earlier era. issue subpoenas to anyone, anywhere, Federalists had already transformed whom he wishes to interrogate is grand juries "from a legal to a politeasily transformed into a power to ical engine" by inviting them "10 IN THE FALL of 1970. a grand jury intimidate and harass advocates of become inquisitors on the freedom disfavored ideas. Most importantly, of speech."

ing the purchase of om dynamitr those who are subpoenard can be In the 1920s and 1930s the grand by an alleged Wraturman who had jailee if they refuse to cooperate. jury's power to compel testimony driven away in a car regidered to

proved useful to prosecutors trying woman in Los Angeles The granul

to unravel and expose complex cor. jury indicted the buyer for illegal in. THE GRAND JU KY has been a sort ruption and illegality in municipal terstate tran-portation of the impler

of linie bomb ticking away in the governments, prison administration, sives. For irral month - FBI aposta Anglo-Anerican legal system for police departments, and organized conducted heasy surveillaner of the over eight hundred years. Occasional- crime. People all over the nation fol- car owner's home in an attempt to ly it served the people well, partic. lowed Thomas E. Dewey's racket- confirm their suspicione that is pleal ularly when it investigated the very busting grand juries in the mid-Thir. was brewing, but they found nothing authorities who ran the system and ties. At the time that grand juries Case clorul. At this point, after the brought the corrupt and lawless were beginning to be used in this grand jury liad performed it proprer among them to trial. But the effec.

way, they had already become reli. function, Gus (wonin flew to lur. tiveness of the people's panel" has able "rubber stamps" for the con- to reopen the investigation, always depended on its independence clusions reached by prosecutors who Goodwin is a member of the Sperial from authority. On several occasions merely borrowed the panels' power to Litigation Section of the Justice De in the past, a grand jury, jealous of conduct their investigations. F. Lee partment's Internal Security Divi. its rights, actually excluded the pros. Bailey voiced the sentiments of many sion -a division that had been rela ecutor from its deliberations in or lawyers today when he called the tively inactive since the McCarthy der to be free from the biases and modern grand jury "a flock of sheep period, until it was revitalized in self-interest of those with political led by the prosecutor across the mea- 1970. The Special Litigation Section power. Over the years, however, the dows to the finding he wants." From takes responsibility for prosecuting complexion of grand juries has these two developments-the grand political cases wherever they arise in changed, their anti-authoritarian tra. jurors' increasing tractability and the the federal system. dition has been diluted, and they prosecutor's increasing dependence Goodwin obtained subpoenas rehave become subservient to the in- on the panel's investigative powers quiring five young people who lived terests of the prosecuting authority evolved today's pattern of grand at the California address on the car's over which they were assigned to jury political investigations.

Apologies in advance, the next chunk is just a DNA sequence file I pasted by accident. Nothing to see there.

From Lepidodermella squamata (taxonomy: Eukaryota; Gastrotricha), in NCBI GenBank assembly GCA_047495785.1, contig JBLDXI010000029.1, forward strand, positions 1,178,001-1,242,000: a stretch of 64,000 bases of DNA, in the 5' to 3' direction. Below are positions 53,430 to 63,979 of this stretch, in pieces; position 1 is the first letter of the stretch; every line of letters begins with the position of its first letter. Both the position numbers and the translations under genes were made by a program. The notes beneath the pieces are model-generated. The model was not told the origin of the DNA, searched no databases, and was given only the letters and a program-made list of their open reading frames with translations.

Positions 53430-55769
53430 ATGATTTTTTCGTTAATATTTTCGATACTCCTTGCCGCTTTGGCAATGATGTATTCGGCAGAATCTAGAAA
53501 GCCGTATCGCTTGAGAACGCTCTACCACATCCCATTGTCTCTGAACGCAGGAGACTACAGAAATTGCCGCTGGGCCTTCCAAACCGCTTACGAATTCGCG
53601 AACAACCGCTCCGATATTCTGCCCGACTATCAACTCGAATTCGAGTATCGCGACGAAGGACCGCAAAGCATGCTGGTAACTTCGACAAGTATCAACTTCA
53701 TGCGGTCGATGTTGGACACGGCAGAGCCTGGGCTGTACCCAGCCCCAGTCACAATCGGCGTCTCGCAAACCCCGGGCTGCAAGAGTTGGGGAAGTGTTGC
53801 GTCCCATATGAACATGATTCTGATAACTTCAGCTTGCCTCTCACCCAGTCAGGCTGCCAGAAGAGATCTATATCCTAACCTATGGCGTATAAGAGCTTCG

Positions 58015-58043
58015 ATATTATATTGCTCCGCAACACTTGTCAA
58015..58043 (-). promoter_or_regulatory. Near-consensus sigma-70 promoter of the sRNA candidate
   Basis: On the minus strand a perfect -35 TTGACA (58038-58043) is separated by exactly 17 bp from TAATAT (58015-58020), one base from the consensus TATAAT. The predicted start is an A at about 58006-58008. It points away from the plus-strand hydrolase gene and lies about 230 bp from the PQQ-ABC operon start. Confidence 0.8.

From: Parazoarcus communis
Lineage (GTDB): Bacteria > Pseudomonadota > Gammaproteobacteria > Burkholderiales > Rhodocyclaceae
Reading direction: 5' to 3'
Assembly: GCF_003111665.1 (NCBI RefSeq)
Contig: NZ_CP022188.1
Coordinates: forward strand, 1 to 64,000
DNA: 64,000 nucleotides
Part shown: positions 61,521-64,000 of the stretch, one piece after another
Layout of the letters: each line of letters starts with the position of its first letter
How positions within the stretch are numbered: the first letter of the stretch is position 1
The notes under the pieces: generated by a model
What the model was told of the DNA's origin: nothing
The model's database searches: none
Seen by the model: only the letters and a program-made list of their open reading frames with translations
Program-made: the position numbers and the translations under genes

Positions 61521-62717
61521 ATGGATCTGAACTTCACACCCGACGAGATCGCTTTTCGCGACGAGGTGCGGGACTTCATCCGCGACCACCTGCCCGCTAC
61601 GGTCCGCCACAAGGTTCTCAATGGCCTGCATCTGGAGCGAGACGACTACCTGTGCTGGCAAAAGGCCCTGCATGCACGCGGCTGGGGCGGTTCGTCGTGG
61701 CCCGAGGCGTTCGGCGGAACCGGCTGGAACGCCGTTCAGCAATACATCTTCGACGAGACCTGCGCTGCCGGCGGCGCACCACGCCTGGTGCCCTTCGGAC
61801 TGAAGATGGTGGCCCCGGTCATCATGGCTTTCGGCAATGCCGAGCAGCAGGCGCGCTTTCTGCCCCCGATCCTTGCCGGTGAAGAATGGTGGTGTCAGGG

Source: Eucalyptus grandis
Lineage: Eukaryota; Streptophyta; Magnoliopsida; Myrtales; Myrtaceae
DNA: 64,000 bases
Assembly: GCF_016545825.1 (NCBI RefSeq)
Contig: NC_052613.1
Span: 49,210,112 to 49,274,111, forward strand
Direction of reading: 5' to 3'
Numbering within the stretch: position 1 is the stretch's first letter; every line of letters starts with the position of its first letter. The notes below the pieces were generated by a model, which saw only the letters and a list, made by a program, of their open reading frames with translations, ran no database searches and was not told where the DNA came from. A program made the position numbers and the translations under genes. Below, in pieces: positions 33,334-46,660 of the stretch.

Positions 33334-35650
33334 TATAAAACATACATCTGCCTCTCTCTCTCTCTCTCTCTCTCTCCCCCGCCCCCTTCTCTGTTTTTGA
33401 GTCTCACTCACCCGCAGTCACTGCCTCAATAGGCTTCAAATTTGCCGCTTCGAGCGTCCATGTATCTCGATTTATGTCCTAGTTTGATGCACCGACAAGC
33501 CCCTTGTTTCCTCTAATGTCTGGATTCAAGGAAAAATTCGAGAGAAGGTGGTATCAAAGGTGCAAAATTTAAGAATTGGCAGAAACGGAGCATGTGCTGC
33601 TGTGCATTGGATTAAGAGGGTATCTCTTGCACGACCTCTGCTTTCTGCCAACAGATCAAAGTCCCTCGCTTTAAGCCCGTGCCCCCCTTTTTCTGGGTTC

registration to come to Tucson to watch.

During the anti-Communist hyste- testify. Although he asked them a Colonial panels twice refused to ria of the 1950s, a stream of sus. few questions about the use of the indict John Peter Zenger for sedi. pected Communists was brought be. car, his probing generally had no tious libel of the Royal Governor. fore grand juries where federal pros- bearing on any legitimate area of In 1765 a Boston grand jury, elected ecutors pressed inquiries into wit grand jury inquiry. For instance: by the radical-controlled town meet- nesses' political beliefs and affiliaing, refused to oblige Royal officials tions, and those of their acquain

Tell the grand jury every place

you uent alter you returned to who wanted it to indict suspected tances. It was rarely made clear what

your apartment from Cuba, every leaders of the Stamp ‘Act Riots. In crime, if any, was being investigated,